“We want to see our resort communities thriving. The Resort Municipality Initiative is designed to help improve and strengthen the economies of these tourism hot spots. It also means more jobs and ensuring visitors return to the communities for years to come,” stated Shirley Bond, Minister of Jobs, Tourism and Skills Training and Minister Responsible for Labour.
“Tourism is a key economic driver throughout the province. We’re pleased to be able to provide this additional funding. It’s an investment in 14 resort communities to support further growth in tourism,” added Naomi Yamamoto, Minister of State Tourism and Small Business.
B.C.’s tourism sector is one of the eight key sectors identified in the BC Jobs Plan creating more than 125,000 jobs and over $13.5 billion in revenues in the province. Since 2006, over $87.6 million has been invested in tourism infrastructure and programs to support local and regional tourism economies in the 14 communities.
Participating municipalities undertake programs or projects, which will encourage visitors to stay longer and visit more often. Projects range from building pedestrian and mountain biking trails, boat launches, and beach improvements to holding festivals and events.
The RMI program objective is to increase the number of visitors and their length of stay, to broaden resort activities to help expand the length of the tourist season and increase employment, and to diversify the local tax base. Through local stakeholder consultation, each resort municipality develops a five-year plan that sets out the broad direction and desired outcomes to guide their future tourism development and promotion.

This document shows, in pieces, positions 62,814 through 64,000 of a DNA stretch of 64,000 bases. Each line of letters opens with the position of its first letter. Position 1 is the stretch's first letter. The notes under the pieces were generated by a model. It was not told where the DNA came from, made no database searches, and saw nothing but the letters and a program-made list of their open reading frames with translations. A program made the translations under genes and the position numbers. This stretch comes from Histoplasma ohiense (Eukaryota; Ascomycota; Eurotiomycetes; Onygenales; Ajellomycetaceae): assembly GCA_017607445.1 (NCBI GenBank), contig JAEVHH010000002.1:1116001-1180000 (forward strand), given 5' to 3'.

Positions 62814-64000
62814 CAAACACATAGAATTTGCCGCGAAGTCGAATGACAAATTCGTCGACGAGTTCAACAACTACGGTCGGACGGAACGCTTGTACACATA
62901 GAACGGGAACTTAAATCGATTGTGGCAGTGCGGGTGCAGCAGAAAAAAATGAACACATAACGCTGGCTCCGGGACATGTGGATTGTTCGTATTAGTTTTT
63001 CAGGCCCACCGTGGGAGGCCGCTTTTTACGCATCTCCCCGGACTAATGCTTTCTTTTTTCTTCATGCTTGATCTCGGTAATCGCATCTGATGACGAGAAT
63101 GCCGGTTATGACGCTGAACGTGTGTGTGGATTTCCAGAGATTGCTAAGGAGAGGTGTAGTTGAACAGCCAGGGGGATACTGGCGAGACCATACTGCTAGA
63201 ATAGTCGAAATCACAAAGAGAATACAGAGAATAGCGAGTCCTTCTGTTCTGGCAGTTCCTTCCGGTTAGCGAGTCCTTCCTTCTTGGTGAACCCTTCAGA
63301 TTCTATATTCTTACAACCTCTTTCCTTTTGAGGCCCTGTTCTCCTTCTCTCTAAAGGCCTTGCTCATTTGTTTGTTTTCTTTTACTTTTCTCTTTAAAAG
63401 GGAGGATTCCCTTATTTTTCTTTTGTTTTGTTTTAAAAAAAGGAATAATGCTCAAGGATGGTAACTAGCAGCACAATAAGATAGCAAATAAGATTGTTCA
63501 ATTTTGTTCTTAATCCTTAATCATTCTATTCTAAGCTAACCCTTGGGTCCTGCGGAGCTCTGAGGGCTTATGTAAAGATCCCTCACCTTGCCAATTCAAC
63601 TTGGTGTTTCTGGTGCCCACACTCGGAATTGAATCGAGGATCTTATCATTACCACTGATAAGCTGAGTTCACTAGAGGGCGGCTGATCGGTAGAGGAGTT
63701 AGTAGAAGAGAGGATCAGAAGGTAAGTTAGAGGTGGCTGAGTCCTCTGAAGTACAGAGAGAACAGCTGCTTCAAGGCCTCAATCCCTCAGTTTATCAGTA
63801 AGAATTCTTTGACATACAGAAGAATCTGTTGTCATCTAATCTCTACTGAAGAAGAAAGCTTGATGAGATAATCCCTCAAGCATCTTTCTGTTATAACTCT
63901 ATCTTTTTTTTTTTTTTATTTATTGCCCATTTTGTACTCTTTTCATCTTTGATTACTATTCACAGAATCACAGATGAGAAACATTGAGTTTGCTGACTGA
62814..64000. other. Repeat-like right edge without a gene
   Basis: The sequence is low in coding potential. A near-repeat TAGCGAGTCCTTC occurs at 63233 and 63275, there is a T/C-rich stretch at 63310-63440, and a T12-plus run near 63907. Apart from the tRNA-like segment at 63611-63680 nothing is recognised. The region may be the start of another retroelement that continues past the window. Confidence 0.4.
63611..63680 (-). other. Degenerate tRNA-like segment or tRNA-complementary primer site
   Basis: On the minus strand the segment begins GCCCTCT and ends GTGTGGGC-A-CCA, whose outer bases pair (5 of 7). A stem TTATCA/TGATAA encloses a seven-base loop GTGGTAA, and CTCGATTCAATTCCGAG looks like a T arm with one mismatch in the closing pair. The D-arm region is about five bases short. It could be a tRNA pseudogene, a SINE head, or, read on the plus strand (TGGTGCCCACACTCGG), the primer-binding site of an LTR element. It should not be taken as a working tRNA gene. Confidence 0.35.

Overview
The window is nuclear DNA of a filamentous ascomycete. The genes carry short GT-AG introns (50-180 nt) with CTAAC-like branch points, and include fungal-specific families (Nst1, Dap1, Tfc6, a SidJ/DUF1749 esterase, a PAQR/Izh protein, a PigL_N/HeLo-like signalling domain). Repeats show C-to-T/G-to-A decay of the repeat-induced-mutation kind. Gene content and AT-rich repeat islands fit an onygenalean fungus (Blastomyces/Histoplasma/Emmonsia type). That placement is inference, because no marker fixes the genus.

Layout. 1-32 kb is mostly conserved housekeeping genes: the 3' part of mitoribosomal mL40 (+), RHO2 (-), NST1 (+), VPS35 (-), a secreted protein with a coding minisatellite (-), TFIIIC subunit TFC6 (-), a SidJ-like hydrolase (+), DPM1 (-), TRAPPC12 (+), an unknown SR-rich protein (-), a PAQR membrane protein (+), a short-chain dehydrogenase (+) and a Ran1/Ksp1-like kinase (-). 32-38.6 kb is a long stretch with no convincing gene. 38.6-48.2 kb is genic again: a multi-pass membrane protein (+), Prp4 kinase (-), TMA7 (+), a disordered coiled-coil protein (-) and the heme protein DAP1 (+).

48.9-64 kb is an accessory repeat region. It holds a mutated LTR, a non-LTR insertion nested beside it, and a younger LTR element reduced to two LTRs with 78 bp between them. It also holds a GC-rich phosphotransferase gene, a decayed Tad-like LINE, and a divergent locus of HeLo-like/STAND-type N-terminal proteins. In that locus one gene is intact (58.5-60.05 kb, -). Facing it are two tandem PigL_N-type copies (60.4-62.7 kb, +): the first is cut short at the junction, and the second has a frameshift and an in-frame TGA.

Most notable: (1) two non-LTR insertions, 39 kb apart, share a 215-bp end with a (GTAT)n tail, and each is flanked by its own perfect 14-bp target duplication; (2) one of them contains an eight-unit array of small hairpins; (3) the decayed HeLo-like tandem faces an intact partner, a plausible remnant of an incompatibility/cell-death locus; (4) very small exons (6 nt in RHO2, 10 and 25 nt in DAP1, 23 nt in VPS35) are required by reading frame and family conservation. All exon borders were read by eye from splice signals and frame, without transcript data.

Since 2006, through RMI, more than $87.6 million has been invested in tourism infrastructure and programs to support local and regional tourism economies.
Tourism is one of the largest industries in the province. In the last decade, tourism revenue in B.C. increased by 42.9%. B.C. continues to grow its tourism sector throughout the province, in part by using the ‘Gaining the Edge’ tourism strategy. It focuses on developing key tourism products such as touring vacations, city experiences, skiing and snowboarding, Aboriginal tourism, conventions and meetings, as well as outdoor adventure/eco-tourism.
Total tourism wages and salaries were $4.3 billion in 2012, an increase of four per cent since 2011. In 2012, the tourism sector employed 127,300 British Columbians. That is almost one in every 15 jobs in B.C. and an increase of 0.6% from 2011.